Monday, December 31, 2012

"Look at Me!" The Trope that Chooses Not to Speak its Name

My friend David  identifies a cinematic trope that seems to have eluded formal identification.  We resort to ostensive definition.  Three examples:
--Max Bialystock (aka Zero Mostel)  the producer in The Producers, surveying his hopes, dreams, lusts, aspirations and concluding "Look at me!  I'm wearing a cardboard belt!"

--Lefty Ruggiero (aka Al Pacino) in Donnie Brasco making his mob nut by smashing parking meters with a sledgehammer.

--Satan (aka Peter Cook) in (the original) Bedazzled annoying perfect strangers by scratching LP records and tearing the last page out of Agatha Christie novels.
And the common thread would be?  Well, there's black humor, of course, but there is plenty of that everywhere.  The more precise point has something to do with the dignity of big dreams and honest labor, and the stark reality that the  most exalted employment boils down to a lot of grunge.  Broadway producer?  Mr. Mafia toughguy?  Satan himself?  Don't you guys have minions?  Or minions with minions?  Hah, no: in the end you have to deal with all the crap on your own.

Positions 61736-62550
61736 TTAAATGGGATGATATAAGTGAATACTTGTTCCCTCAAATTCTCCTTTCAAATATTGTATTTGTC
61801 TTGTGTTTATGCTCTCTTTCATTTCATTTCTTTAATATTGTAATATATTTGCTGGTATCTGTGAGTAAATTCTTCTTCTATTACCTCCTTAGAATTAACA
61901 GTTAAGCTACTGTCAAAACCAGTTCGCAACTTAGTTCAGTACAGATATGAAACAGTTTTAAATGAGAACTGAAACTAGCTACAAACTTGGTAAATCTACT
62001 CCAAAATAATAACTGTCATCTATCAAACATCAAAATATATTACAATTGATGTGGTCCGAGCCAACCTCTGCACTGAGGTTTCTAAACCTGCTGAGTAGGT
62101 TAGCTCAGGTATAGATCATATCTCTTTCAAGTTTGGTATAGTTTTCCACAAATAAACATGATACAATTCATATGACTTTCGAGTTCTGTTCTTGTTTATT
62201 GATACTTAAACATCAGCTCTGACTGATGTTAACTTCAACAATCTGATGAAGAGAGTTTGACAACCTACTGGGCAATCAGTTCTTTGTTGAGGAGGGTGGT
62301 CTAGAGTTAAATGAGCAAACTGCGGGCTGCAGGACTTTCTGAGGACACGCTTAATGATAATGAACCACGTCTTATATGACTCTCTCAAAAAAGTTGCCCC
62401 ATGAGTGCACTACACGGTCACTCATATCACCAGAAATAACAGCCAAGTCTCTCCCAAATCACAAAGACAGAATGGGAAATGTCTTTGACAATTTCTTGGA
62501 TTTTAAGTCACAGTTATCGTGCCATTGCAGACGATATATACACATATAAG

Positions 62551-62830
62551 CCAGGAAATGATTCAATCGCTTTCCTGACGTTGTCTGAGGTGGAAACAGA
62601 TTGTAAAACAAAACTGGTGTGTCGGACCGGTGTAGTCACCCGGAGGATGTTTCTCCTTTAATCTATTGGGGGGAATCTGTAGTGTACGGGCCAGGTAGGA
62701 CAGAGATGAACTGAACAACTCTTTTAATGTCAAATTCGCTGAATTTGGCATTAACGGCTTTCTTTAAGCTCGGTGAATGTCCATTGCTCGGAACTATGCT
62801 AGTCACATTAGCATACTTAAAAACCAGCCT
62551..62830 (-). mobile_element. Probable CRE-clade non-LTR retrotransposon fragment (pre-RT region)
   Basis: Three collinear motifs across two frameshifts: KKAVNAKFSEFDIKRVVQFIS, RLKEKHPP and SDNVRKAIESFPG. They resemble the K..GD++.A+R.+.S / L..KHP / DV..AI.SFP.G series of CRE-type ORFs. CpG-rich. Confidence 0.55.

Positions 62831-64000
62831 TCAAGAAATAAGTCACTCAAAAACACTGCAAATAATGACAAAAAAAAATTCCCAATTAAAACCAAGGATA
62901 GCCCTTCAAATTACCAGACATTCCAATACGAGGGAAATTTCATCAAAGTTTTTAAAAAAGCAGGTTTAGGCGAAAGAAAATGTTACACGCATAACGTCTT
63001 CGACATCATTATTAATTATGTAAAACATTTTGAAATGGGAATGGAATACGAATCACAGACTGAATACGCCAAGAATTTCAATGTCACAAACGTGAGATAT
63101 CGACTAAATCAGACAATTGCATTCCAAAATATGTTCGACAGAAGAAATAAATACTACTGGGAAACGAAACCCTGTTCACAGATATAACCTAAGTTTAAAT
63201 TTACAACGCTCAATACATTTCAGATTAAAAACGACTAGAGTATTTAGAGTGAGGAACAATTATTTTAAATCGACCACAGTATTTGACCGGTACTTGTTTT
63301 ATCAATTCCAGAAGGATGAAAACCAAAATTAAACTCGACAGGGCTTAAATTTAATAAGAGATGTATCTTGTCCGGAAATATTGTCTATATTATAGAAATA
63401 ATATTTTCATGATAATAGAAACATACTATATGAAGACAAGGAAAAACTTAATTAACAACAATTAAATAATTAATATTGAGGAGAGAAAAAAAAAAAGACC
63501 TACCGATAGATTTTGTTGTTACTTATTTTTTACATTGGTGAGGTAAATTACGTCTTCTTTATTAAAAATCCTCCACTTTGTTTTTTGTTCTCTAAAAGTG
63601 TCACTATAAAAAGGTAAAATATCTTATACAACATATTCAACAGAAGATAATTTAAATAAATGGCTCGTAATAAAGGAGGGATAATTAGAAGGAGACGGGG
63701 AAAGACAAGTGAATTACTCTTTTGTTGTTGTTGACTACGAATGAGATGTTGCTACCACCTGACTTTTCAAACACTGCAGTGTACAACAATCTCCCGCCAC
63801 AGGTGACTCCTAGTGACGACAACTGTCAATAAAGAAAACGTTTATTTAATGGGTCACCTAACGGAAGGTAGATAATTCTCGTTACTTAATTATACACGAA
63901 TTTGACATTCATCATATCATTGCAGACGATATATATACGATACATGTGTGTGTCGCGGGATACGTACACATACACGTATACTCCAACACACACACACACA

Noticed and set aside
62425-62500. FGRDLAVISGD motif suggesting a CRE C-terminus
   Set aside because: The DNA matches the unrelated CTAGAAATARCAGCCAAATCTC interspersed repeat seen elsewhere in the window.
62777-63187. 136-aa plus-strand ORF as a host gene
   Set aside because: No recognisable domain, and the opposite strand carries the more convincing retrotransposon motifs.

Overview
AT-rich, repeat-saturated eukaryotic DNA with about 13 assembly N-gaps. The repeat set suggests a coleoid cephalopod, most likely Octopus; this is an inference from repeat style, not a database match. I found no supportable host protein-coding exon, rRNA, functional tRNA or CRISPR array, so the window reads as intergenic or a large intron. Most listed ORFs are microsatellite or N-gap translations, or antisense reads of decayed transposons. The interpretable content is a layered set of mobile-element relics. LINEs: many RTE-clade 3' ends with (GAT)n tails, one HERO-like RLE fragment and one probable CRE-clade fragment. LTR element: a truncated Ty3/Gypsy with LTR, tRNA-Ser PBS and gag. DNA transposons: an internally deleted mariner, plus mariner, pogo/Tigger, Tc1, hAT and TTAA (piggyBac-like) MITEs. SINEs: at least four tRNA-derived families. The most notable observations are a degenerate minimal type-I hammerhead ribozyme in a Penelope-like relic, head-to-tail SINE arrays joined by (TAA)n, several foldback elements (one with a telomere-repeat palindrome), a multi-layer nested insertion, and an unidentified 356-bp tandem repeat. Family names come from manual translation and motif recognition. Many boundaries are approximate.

There must be a name for this stuff somewhere (for lack of a better, we could call it the "Look at me!" maneuver).   And a dissertation, or a wall full of dissertations.  If not, I suppose there will be soon (although not by me).

Footnote:  David points to another common thread: these are three of my favorite movies.

Video Extra:  I haven't been able to track down footage of any of my three examples. The following is not quite on point but it might be the best "dignity of work" story since Mark Twain (in Life on the Mississippi) told how Mr. Bixby took the riverboat over the sandbar.


marcel said...

After pretending to complain to my sister-in-law about a Xmas dinner of sushi ("This would have been much better if it were Chinese food, last night" -- I'm a Jew, so much of the humor when we get together with my goyishe in-laws for Xmas is about my distaste for the holiday), I paused and added, "But it's good!" Only then did my s-in-law take exception!

Anonymous said...

KFAT! KFAT! The Moose Turd Pie song was a favorite back in the days of the previous century. Does anyone remember.